Eat This, Drink That: Angel Food Cake and French 75

Most of Scout’s food-based memories come from one of her grandmothers. So when choosing something to make for this month’s Eat This, Drink That, she looked back on all those memories, running from the car as they pulled up to the old A-frame cabin on the lake and sprinting into the long narrow kitchen to find Gaga cooking something, usually dessert. Often, said dessert, was that light fluffy treat called angel food cake, so that’s what she decided to attempt this month.

Now, the recipe is deceptively simple, only six ingredients in this Martha Stewart version: 1 cup cake flour, 1/2 tsp salt, 12 large egg whites, 1 tsp cream of tartar, 1 1/4 cups sugar, and 2 tsp vanilla extract. Simple. But to achieve prime angel food texture one must follow directions exactly.

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Our adventure had already started rather inauspiciously. We were so gung-ho about angel food that we failed to realize that we didn’t have the correct pan for the cake…and because of the texture the pan is very important. So we did what most twenty somethings do in situations like this: we improvised.

After realizing we weren’t going to be able to MacGyver a pan, we opted to make cupcakes, which would be small enough to hold themselves up without the central support…in searching for cupcake pans Scout found that Zelda owned donut pans, and we intended to make some tiny correctly shaped angel food cakes as well as cupcakes.

So to start, we preheated the 350 degrees, sieved the flour and salt into a bowl and set it aside: then the fun began. Using a KitchenAid mixer we beat the egg whites until foamy. This was Scout’s first adventure with both egg whites and a kitchen aid mixer. The verdict: both are fun and fairly simple to use. After the egg whites have reached prime foaminess, add the cream of tartar and beat until soft peaks form, then, continuing to beat, gradually add sugar. Continue to whip into a frenzy until stiff peaks form and beat in vanilla. Assuming we did all this correctly, our cake should have that fluffy light texture.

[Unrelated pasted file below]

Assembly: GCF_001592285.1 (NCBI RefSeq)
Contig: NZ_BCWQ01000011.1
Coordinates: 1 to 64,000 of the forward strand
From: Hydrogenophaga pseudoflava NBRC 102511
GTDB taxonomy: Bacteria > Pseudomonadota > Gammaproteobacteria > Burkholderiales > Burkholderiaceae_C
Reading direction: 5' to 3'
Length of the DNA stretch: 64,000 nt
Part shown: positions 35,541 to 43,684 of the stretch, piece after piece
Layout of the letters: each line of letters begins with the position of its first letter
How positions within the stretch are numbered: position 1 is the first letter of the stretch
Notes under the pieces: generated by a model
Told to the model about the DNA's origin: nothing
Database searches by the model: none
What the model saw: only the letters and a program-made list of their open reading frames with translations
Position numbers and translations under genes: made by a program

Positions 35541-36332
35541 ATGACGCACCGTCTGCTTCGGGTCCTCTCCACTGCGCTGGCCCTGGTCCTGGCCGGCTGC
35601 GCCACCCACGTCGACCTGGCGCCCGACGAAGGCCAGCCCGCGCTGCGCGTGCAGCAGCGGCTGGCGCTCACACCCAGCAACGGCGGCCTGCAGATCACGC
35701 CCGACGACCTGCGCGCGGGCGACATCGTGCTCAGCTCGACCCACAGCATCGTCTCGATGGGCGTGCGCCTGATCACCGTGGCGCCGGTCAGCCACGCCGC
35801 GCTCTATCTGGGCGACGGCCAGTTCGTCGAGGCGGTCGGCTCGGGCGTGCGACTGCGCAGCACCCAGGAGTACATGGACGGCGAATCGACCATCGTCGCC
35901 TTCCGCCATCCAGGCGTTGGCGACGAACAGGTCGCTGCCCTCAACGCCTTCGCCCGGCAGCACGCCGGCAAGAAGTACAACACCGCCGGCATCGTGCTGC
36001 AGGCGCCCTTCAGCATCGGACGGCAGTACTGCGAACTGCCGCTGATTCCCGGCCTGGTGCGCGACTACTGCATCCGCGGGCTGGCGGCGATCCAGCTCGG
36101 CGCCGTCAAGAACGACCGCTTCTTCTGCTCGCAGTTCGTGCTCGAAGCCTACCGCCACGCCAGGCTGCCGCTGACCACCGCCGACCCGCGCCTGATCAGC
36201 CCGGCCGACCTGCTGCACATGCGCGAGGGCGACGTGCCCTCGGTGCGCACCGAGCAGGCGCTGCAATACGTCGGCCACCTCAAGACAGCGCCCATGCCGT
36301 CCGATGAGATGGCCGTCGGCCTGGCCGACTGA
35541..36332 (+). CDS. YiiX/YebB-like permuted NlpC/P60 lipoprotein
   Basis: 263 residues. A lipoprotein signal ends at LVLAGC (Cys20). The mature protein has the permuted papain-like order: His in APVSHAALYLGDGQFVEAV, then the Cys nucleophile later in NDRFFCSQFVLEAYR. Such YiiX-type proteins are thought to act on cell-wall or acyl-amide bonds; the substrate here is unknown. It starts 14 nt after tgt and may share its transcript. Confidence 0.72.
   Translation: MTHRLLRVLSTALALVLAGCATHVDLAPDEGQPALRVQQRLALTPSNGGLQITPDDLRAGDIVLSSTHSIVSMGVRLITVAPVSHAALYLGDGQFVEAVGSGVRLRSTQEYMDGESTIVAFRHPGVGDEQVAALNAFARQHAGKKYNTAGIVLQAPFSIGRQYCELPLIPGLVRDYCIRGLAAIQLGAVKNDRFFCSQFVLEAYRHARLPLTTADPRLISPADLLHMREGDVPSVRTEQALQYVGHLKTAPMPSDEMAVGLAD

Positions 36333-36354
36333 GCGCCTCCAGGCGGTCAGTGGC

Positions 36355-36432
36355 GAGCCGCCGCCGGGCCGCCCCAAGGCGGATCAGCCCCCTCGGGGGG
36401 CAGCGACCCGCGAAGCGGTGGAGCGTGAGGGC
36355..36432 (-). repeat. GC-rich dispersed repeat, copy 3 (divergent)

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Using the sieve again, gradually fold in the salt/flour mixture with a rubber spatula (cutting down the middle and up the sides, while turning the bowl—if your talented, this was slightly difficult for Scout to do all at the same time). Spoon mixture into an ungreased pan and bake for 35-40 minutes, but only if you’re making a whole cake. If you’re making cupcakes like we did, I highly suggest you maybe lightly grease your pan or something and only bake for about 25 minutes, because we spent the final part of the evening scraping each little cake out of the pans (Zelda was understandable worried about her pans. Hopefully they have since recovered).

All in all despite their toughness in coming out of the pans, they tasted pretty good. They followed the Z&S rule of “doesn’t look that pretty, but tastes okay.” We added some strawberries (sliced and sprinkled with some sugar to bring out the juices), and whipped topping of our choice (Cool Whip for Scout, because tradition, and the canned stuff for Zelda), and they looked pretty too. There’s nothing a little (or a lot) or whipped cream can’t fix!

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For the cocktails, Zelda wanted to whip up something light and a bit summery, to compliment the fluffy cake and juicy strawberries. In her book, summer means gin and something sparkling, so she decided to tackle the classic French 75.

For this drink, we used Robert Simonson’s recipe, courtesy of the New York Times’s wonderful Cooking repertoire — but with an important twist. Simonson’s recipe calls for a simple syrup, prepared at least an hour before the actual cocktail assemblage so it has time to cool. Given the time constraints of our evening (and Zelda’s procrastination in settling on a drink), we decided a short cut was in order. Bon Appetit, for their large batch French 75, includes instructions for a No-Cook Simple Syrup. Zelda deposited 2 cups of powdered sugar into a jar, added an equal amount of water, and shook until dissolved. Presto syrup!

As for the drink itself, it’s as simple as the syrup. To a cocktail shaker filled with ice, add 1 oz of gin, 1/2 oz of fresh-squeezed lemon juice, and 1/2 oz of your syrup. Shake to chill and combine, strain into a champagne flute, and top with the bubbly of your choice (preferably on the drier side). Garnish with a lemon twist, and voilà, you’re good to go.

At least that’s what we thought. But one sip of our (very pretty) drinks revealed that what they had in panache they lacked in actual flavor. Something was missing, and the answer revealed itself in the form of our favorite French cure-all, which makes any drink infinitely more exciting and delicious. Enter St. Germain.

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This elderflower liqueur is the wunderkind of the cocktail world, adding just the right note of floral sweetness to any drink, and it pairs particularly well with gin, the flowery notes complimenting the piney-ness (that’s a word, yes?) of the juniper. One dash of this stuff, a quick stir, and we were in business, transported to a summery garden party by the Mississippi, despite the Brooklyn chill outside.

The other lesson learned this week? Both of us suck at cutting lemon twists. Seriously. Must practice so as to impress party guests with our sophistication and flair.

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